Growth Charts for Children with Cerebral Palsy: Weight and Stature Percentiles by Age, Gender, and Level of Disability

  • Steven M. Day
  • Jordan Brooks
  • Sharon Shumway
  • David Strauss
  • Lewis Rosenbloom


Growth charts for the general population, whether reference charts from the CDC or standards for healthy children developed by the WHO, are of limited use for children with cerebral palsy (CP), whose weight-for-age and stature-for-age often track below the 5th percentiles on such charts. In this chapter we review previous work on CP-specific growth patterns and growth charts and present new weight-for-age and stature-for-age growth charts for CP. The new charts are based on data comprising over 100,000 measurements of weight and height of children with CP who received services from the California Department of Developmental Services from 1988 to 2002. The charts are stratified by Gross Motor Function Classification System (GMFCS) level. The percentile curves in the new charts are based on methodology recommended by the WHO (the Box–Cox power-exponential distribution with four parameters was used to construct the percentile curves). The resulting curves show 5th, 10th, 25th, 50th, 75th, 90th, and 95th percentiles of weight-for-age and stature-for-age separately for boys and girls and GMFCS levels I–V, with level V further separated according to presence of a feeding tube. Very low percentiles of weight (5th or 20th percentile, depending on GMFCS level), below which mortality rates are elevated, are identified in the charts. The format of the charts is similar to that of the CDC general population reference charts for children aged 2–20. The new charts confirm earlier work showing that percentiles of weight-for-age and stature-for-age in CP are substantially lower than corresponding percentiles in the general population. The charts also confirm that weight and stature in CP are strongly associated with level of gross motor functioning. Among the most severely affected children with CP (GMFCS level V), weight and stature percentiles are higher for those with feeding tubes. The chapter reviews evidence from earlier studies linking very high or very low weights in CP to other health outcomes and examines these links relative to percentiles of weight-for-age on the new GMFCS-level-specific growth charts. Practical considerations for using the new charts are discussed and cautionary notes provided. The chapter includes a brief discussion of how the information presented here might apply to other neurological disorders or medical conditions.


Cerebral Palsy Down Syndrome Growth Chart Gross Motor Function Classification System Percentile Curve 
These keywords were added by machine and not by the authors. This process is experimental and the keywords may be updated as the learning algorithm improves.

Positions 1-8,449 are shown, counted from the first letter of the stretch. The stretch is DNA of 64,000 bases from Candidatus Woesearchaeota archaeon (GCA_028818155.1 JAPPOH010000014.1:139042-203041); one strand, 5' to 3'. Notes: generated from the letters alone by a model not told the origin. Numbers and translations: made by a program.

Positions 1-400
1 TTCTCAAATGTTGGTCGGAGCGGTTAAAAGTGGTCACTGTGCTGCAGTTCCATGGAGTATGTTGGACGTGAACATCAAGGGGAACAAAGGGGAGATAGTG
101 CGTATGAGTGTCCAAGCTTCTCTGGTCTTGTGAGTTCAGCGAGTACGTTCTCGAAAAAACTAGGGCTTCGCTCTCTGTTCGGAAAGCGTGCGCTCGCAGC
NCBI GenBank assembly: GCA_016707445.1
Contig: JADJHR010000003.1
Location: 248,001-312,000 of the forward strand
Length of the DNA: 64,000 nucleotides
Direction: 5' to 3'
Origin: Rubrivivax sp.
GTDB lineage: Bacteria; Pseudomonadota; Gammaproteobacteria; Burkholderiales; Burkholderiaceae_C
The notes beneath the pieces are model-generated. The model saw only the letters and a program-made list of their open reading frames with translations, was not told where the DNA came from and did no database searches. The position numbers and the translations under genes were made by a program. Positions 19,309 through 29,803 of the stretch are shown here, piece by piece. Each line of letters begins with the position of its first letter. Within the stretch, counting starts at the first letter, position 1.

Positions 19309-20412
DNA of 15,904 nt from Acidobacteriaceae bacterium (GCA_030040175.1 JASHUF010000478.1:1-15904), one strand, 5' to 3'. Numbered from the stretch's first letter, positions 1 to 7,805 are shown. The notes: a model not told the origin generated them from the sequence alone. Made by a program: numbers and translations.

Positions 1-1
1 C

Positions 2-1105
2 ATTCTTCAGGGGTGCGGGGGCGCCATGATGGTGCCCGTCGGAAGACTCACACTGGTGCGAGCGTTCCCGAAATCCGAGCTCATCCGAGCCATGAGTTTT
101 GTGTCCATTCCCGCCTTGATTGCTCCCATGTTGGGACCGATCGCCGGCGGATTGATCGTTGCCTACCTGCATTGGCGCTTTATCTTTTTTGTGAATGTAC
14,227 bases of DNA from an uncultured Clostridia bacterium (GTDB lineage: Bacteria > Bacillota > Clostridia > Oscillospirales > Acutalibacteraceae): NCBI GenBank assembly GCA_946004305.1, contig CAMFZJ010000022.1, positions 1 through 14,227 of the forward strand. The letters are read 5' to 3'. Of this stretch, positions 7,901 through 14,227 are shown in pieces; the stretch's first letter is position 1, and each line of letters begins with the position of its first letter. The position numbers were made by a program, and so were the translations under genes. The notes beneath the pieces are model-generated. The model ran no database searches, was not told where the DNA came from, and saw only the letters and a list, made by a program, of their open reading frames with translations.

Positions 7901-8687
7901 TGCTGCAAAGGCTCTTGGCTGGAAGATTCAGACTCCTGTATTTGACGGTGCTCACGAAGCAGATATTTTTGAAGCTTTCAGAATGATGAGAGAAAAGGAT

American Association on Mental Deficiency


Body mass index


Centers for Disease Control and Prevention


Client Development Evaluation Report


Cerebral palsy


Department of Developmental Services


Generalized additive models for location, scale, and shape


Gross Motor Function Classification System


National Center for Health Statistics


World Health Organization



Provision of data from the California Department of Developmental Services and Bureau of Vital Statistics is gratefully acknowledged.


  1. Al Husain M. Growth charts for children with Down’s syndrome in Saudi Arabia: birth to 5 years. Int J Clin Pract. 2003;57:170–4.PubMedGoogle Scholar
  2. Brooks J, Day SM, Shavelle RM, Strauss DJ. Low weight, morbidity, and mortality in children with cerebral palsy: new clinical growth charts. Pediatrics. Published online July 18, 2011 (10.1542/peds.2010–2801).Google Scholar
  3. California Department of Developmental Services. Client development evaluation report manual. Sacramento: State of California Health and Welfare Agency; 1986.Google Scholar
  4. California Department of Developmental Services. Fact book, eleventh edition. (2010a). Accessed 9 Mar 2010.
  5. California Department of Developmental Services. Information about developmental disabilities. (2010b). Accessed 9 Mar 2010.
  6. Cremers MJ, van der Tweel I, Boersma B, Wit JM, Zonderland M. Growth curves of Dutch children with Down’s syndrome. J Intellect Disabil Res. 1996;40(Pt 5):412–20.PubMedCrossRefGoogle Scholar
  7. Cronk CE. Growth of children with Down’s syndrome: birth to age 3 years. Pediatrics. 1978;61:564–8.PubMedGoogle Scholar
  8. Cronk C, Crocker AC, Pueschel SM, Shea AM, Zackai E, Pickens G, Reed RB. Growth charts for children with Down’s syndrome: 1 month to 18 years of age. Pediatrics. 1988;81:102–10.PubMedGoogle Scholar
  9. Day SM, Strauss DJ, Shavelle RM, Reynolds RJ. Mortality and causes of death in persons with Down syndrome in California. Dev Med Child Neurol. 2005;47:171–6.PubMedCrossRefGoogle Scholar
  10. Day SM, Strauss DJ, Vachon PJ, Rosenbloom L, Shavelle RM, Wu YW. Growth patterns in a population of children and adolescents with cerebral palsy. Dev Med Child Neurol. 2007;49:167–71.PubMedCrossRefGoogle Scholar
  11. Dibley MJ, Goldsby JB, Staehling NW, Trowbridge FL. Interpretation of Z-score anthropometric indicators derived from the international growth reference. Am J Clin Nutr. 1987;46:736–48.PubMedGoogle Scholar